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The European Food Safety Authority’s Independence Problem

More than half of experts at the EU food safety authority have conflicts of interest

The European Food Safety Authority's independence problem
European Food Safety Authority says it’s “Committed to ensuring that Europe’s food is safe”

Almost 60% of experts sitting on the European Food Safety Authority’s (EFSA) panels have direct or indirect links with industries regulated by the agency, according to an independent screening performed by Corporate Europe Observatory (CEO) – an advocacy group that criticizes corporate influence on public policy – and Stéphane Horel – freelance journalist and documentarian.

The CEO October 2013 report identifies major loopholes in EFSA’s independence policy and finds that EFSA’s new rules for assessing its experts, implemented in 2012 after several conflicts of interest scandals, have failed to improve the situation.

The authors warn that this situation casts a severe doubt on the credibility of the scientific output of the key body responsible for food safety at the EU, with the agency issuing recommendations and risk assessments on crucial public health issues such as food additives, packaging, GMOs, contaminants and pesticides.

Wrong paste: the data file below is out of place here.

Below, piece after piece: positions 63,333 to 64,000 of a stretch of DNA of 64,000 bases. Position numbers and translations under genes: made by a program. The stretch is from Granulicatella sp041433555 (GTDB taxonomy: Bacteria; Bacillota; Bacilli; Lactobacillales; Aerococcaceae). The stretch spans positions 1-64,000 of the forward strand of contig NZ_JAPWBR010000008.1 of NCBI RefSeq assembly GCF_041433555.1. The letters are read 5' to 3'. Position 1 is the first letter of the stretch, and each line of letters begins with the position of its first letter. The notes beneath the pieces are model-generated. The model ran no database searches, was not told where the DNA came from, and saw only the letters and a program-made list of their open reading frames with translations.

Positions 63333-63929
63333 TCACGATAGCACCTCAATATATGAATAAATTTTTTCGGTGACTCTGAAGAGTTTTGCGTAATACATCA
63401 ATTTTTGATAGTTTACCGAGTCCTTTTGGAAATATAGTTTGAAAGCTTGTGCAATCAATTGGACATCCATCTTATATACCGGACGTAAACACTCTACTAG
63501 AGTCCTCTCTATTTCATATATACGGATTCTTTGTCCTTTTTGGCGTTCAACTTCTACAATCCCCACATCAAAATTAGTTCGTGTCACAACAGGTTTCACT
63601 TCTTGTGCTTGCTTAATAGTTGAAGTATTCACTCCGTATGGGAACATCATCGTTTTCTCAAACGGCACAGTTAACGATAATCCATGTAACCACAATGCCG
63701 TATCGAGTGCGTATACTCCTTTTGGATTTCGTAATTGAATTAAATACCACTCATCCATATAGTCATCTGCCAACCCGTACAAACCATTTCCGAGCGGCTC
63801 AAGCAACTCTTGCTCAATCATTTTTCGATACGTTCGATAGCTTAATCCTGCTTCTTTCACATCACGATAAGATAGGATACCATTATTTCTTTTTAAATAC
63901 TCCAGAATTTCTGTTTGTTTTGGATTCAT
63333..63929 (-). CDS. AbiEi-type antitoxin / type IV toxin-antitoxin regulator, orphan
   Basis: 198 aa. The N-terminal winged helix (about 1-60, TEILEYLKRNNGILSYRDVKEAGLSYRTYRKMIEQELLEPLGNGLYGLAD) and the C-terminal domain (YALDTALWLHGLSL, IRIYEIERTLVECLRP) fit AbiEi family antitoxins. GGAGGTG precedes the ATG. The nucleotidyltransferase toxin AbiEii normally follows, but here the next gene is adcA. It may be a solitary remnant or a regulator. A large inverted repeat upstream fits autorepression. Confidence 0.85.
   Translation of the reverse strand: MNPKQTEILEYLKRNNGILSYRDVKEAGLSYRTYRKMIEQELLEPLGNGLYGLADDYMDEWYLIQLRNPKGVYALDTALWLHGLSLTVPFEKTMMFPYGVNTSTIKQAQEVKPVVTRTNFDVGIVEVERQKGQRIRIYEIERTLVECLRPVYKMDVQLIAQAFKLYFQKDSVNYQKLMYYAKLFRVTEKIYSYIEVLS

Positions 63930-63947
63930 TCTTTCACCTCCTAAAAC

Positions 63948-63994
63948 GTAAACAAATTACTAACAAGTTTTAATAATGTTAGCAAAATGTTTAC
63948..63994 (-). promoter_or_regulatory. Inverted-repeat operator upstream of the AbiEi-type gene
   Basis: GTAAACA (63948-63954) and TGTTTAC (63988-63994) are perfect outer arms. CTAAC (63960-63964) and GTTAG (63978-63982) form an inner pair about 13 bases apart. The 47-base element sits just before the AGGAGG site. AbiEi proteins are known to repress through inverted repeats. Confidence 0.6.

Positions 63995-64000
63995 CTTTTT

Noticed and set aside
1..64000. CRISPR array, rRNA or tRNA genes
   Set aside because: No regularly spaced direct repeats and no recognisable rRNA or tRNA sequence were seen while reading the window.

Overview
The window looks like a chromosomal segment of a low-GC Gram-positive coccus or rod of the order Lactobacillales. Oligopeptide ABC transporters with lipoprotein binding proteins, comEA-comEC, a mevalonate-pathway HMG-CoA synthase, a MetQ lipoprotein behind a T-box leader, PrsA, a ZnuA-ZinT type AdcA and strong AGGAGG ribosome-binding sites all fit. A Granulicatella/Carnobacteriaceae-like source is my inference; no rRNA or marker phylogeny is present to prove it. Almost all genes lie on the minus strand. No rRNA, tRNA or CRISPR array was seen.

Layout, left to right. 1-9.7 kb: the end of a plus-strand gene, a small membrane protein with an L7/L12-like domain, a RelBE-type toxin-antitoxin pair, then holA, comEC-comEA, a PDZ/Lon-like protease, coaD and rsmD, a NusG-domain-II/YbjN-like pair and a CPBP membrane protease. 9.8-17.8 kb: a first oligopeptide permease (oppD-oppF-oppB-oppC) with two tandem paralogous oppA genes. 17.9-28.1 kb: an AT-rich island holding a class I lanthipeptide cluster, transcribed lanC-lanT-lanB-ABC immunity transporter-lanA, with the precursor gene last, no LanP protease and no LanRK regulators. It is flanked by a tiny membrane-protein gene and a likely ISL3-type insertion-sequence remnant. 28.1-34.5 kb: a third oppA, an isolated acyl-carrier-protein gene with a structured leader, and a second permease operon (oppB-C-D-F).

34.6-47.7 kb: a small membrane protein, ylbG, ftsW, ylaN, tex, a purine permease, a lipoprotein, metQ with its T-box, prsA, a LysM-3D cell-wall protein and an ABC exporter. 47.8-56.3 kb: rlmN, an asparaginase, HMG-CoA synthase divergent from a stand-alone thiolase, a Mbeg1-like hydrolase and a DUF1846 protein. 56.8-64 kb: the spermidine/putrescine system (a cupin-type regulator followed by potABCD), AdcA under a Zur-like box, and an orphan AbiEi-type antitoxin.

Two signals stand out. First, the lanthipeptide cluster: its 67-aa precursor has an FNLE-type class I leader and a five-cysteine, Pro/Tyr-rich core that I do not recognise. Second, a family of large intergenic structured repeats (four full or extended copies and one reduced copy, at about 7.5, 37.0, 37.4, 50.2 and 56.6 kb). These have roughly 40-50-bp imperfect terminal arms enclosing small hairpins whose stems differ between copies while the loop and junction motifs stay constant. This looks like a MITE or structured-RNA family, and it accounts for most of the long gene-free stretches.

The main loophole identified in EFSA’s new rules for assessing its experts’ interests is that the agency’s assessment is too narrow, mainly looking at the panel’s specific remit to determine whether there are conflicts of interest. Instead it should consider experts’ wider conflicts of interest, in line with the agency’s broader mandate to guarantee its decisions remain independent from the industry it regulates. The current approach enables dozens of experts with multiple commercial interests (consultancy contracts, research funding, etc) to still be granted full membership of EFSA panels, including a majority of panel chairs and vice-chairs.

The CEO report also shows that EFSA failed to properly implement its own new rules in several instances, and that there is no visible difference between panels assembled under the new policy and those composed using the old policy.